- Colony Wars (1997), Sony PlayStation video game developed by Psygnosis and produced by Sony. The player of this game assumes the role of an unnamed starfighter pilot in the League of Free Worlds, fighting for independence against the despotic Earth Empire and its Colonial Navy. Alpha Centauri was the first star system colonized by humanity; it has been depleted of its raw materials in the subsequent centuries, and subjected to a long and violent civil war between League Supporters and Navy Loyalists. Alpha Centauri is also home to the Faction, who serve as the main antagonists for missions based in the system.
- Sid Meier's Alpha Centauri (1999), video strategy game developed by Firaxis Games and published by Electronic Arts. Inspired by Meier's earlier success Civilization, and set in the 22nd century, this game begins when seven competing ideological factions land on the planet Chiron in the Alpha Centauri star system. As the game progresses, the planet's growing sentience becomes a formidable obstacle to the human colonists.[note 2]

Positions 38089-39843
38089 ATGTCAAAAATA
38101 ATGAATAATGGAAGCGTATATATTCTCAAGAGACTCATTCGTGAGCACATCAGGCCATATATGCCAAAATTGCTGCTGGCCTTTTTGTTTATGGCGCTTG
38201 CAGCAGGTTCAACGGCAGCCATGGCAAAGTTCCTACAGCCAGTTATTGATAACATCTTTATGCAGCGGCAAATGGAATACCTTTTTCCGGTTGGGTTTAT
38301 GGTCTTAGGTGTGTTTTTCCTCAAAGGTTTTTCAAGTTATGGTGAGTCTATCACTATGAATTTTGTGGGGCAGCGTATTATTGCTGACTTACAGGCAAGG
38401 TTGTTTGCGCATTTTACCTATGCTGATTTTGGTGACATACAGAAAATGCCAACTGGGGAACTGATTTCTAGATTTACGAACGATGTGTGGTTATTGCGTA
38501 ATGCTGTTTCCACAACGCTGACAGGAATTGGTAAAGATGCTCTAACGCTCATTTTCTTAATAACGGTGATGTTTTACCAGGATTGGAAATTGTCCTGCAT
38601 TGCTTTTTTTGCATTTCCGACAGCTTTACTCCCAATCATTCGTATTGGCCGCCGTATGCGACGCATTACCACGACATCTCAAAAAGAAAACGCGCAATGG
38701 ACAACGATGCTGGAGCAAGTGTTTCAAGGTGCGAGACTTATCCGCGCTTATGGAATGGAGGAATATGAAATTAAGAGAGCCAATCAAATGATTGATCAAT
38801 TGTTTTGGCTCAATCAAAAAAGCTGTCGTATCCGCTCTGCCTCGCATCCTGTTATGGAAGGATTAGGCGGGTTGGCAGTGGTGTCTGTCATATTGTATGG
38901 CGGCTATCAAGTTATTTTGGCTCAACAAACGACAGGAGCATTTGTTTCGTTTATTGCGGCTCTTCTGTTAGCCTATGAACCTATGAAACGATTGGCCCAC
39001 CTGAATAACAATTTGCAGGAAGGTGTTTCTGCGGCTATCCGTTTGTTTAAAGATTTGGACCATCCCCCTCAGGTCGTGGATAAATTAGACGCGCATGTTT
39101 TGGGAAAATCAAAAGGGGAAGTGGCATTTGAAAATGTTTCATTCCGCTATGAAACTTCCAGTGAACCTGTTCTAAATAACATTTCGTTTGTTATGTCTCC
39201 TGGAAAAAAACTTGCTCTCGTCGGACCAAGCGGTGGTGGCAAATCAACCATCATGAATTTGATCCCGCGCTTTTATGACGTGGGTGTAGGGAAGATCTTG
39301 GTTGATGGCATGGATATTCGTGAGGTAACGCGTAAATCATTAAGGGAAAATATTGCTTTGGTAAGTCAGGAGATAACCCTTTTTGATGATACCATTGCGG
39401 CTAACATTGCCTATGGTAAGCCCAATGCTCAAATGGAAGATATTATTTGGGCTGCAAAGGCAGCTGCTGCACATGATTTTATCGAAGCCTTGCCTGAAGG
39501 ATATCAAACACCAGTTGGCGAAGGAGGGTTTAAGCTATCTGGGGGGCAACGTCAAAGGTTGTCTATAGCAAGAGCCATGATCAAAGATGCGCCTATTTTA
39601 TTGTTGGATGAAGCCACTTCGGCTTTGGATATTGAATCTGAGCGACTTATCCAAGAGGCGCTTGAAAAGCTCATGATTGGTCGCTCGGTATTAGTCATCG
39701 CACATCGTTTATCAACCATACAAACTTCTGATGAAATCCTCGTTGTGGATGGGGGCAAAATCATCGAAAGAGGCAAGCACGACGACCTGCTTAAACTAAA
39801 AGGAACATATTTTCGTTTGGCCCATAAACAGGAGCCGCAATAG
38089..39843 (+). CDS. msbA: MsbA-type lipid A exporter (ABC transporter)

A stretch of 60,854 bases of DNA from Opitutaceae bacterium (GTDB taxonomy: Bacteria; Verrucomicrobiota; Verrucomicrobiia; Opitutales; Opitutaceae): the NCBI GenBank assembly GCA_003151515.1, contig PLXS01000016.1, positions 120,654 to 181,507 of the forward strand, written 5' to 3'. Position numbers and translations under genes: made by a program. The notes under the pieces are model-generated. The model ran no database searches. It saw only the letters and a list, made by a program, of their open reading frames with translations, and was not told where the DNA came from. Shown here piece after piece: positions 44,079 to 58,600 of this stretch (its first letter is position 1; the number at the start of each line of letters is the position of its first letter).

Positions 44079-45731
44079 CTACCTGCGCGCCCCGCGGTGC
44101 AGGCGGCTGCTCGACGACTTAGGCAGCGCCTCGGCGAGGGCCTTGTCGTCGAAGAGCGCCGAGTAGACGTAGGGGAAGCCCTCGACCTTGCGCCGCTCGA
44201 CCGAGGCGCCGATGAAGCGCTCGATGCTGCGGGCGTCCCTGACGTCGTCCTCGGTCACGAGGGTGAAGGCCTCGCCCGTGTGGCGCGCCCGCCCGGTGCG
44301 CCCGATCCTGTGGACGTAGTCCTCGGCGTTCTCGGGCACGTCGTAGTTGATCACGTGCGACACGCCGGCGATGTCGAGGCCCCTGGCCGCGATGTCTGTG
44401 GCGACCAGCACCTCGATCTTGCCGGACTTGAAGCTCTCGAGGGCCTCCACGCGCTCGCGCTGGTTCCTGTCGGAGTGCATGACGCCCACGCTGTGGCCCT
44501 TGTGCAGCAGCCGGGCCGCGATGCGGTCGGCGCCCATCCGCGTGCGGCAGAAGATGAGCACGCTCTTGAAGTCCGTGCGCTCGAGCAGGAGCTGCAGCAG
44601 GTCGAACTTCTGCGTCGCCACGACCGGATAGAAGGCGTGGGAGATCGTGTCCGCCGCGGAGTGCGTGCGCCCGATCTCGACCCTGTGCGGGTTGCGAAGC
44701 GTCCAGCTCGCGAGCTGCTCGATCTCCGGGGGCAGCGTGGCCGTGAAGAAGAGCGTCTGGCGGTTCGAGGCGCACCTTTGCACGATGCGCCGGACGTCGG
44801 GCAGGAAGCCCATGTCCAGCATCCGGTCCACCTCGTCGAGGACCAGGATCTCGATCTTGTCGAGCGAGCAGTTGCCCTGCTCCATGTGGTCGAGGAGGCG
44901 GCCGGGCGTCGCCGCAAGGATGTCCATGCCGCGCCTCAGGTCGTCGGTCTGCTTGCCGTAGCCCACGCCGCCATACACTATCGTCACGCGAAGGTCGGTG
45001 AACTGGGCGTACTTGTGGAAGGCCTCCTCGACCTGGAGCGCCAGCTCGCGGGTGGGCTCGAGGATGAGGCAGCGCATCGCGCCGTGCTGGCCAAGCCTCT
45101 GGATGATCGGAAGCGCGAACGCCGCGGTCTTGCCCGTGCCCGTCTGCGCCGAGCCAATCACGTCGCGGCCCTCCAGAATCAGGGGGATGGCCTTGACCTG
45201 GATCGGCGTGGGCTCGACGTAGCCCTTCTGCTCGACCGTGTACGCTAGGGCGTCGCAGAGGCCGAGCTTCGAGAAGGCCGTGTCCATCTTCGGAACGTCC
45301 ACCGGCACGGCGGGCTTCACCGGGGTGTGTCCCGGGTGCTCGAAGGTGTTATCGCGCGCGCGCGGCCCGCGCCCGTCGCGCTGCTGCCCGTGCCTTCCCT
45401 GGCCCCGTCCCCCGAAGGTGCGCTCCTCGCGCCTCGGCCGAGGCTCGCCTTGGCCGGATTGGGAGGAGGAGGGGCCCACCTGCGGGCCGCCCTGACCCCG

- Earth & Beyond (2002), massively multiplayer online role-playing game developed by Westwood Studios and published by Electronic Arts. Alpha Centauri is a star system colonized by the Earth that has two habitable planets: Zweihander,[note 5] a Super-Earth orbiting Alpha Centauri A (see graphics above), and Witburg, a Mars-sized planet orbiting Alpha Centauri B.